Kashmiris disappointed with Obama's low-key approach on Kashmir dispute: WP
le in the Indian-occupied Kashmir are disappointed in President Barack Obama because the US leader has not engaged on Kashmir other that to say recently that the region's fate is in the hands of India and Pakistan alone, according to a dispatch in The Washington Post.
"Many Kashmiris celebrated when President Obama took office nearly a year ago, because he seemed to favour a more robust approach to bring stability to Kashmir, where human rights groups estimate that as many as 100,000 people have died in violence and dozens of Pakistan-backed militant groups have sprung up," The Post correspondent, Emily Wax, wrote from Srinagar.
At one point, the report noted the Obama administration contemplated appointing former president Bill Clinton as a special envoy to the region.
"When Obama came, there was so much hope to reclaim those happy times in Kashmir. But when it comes to human rights, we feel really let down. It's been nothing more than election rhetoric," Pervez Imroz, a Kashmiri lawyer and head of a coalition of civil society groups, was quoted as saying.
But, citing analysts, The Post report said Obama is working behind the scenes, treading a careful diplomatic path.
"The Obama administration is supporting the Indian government's talks, or what it calls 'quiet diplomacy,' with Kashmiri separatists groups to discuss options such as greater autonomy and demilitarization of the region," The Post said. "The talks are seen in India's capital and in Kashmir as a key development, with dialogue about the future of the region continuing even though attacks in Mumbai last year have derailed talks between India and Pakistan".
"Washington fears that any overt American interference in Kashmir could backfire and set back warming relations between India and the U.S.," Howard Schaffer, a retired Foreign Service official who is an expert on South Asia, was quoted as saying. Any mention of appointing a special envoy for Kashmir, he said, is "viewed as toxic waste in India."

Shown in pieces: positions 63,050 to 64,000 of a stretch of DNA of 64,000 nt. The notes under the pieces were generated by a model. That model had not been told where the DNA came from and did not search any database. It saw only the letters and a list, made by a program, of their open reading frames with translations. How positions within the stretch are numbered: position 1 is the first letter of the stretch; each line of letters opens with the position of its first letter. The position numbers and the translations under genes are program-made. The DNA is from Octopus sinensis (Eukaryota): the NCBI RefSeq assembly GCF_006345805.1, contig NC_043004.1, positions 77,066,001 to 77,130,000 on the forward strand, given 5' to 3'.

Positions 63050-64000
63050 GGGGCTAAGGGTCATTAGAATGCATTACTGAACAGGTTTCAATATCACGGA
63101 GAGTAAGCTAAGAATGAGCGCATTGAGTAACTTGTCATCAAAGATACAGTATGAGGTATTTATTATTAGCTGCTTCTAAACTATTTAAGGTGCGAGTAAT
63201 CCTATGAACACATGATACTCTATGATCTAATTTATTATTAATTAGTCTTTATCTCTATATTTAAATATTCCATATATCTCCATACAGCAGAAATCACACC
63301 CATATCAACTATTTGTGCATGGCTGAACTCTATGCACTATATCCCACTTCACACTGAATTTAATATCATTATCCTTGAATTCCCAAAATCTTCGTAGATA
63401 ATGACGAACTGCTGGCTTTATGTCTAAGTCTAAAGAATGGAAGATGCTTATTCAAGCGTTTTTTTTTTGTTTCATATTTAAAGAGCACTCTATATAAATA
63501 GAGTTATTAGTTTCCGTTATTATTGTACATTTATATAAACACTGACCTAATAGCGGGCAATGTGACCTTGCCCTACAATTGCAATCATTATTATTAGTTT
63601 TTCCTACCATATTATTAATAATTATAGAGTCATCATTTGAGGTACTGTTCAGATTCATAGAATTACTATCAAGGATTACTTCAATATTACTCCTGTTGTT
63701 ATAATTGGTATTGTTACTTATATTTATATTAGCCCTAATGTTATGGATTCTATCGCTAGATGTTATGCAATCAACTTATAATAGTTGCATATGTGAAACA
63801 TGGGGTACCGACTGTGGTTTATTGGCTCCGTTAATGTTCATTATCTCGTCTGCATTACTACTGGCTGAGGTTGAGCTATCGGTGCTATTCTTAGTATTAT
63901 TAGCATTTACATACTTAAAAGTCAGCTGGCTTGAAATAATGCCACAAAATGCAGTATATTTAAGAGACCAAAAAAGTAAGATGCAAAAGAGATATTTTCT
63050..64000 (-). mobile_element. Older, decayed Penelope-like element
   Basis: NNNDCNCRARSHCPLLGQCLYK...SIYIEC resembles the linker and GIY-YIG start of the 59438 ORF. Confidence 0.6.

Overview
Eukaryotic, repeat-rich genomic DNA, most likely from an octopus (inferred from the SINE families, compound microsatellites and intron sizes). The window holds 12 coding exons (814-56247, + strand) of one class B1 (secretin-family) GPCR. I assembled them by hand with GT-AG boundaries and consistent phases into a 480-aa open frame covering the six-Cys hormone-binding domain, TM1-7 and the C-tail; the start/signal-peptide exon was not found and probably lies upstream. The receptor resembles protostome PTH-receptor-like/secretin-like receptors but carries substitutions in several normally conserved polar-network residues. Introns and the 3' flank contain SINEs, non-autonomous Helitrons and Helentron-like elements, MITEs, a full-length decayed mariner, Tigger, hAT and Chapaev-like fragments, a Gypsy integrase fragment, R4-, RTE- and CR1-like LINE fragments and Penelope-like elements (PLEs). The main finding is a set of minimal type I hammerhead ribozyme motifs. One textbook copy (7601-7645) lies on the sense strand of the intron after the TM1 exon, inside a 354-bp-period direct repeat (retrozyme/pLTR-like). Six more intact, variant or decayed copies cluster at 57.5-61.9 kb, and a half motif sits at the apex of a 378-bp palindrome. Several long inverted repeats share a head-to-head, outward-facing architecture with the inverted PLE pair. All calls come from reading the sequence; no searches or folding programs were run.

"The Obama administration's apparent low-key approach to Kashmir belies the region's importance to the U.S. campaign against terrorism," correspondent Wax wrote. "Even more important for U.S. interests, though, is calming the ongoing tension between India and Pakistan over the region so that the Pakistani military can turn more of its attention to helping root out al-Qaeda members and other militants who have used isolated regions of Pakistan as a base for operations against U.S. and NATO forces in Afghanistan.
"Easing tensions would also allow Pakistan to move more forcefully against Lashkar-i-Taiba, the Pakistan-based militant group implicated in the November 2008 attacks on Mumbai, India's financial capital, which killed 165 people. India says the group is also smuggling fighters into Kashmir".
But some Kashmiris want more from Washington, The Post said.
"The Obama administration and India can't hide behind Mumbai. The U.S. has to engage with both India and Pakistan," Mirwaiz Umar Farooq, chairman of the All Parties Hurriyet Conference, was quote4d as saying. "If this opportunity is missed, all the ingredients are there for the cycle of violence to start again."
Human rights groups accuse India's government of killing civilians in its crackdown on militants, it noted.
"We want Washington to speak out against these tragedies," Imroz, the lawyer, said. "There has only been silence."
"In recent years, violence between militants and the Indian army has largely decreased," the report said, adding: "A new generation of Kashmiris has said it is committed to a nonviolent freedom movement.
But Kashmiris still grow angry at perceived wrongs.
"Protesters filled the streets this month after India's top investigating agency ruled that two young village women thought to have been raped and killed in the summer had drowned in a mountain stream".
"Many here (in Kashmir) view the findings as a cover-up to protect the Kashmiri officers working for Indian security forces. Others say the initial investigation was fabricated to frame security forces.
"Such incidents highlight the fragility of Kashmir's peace...", the dispatch added.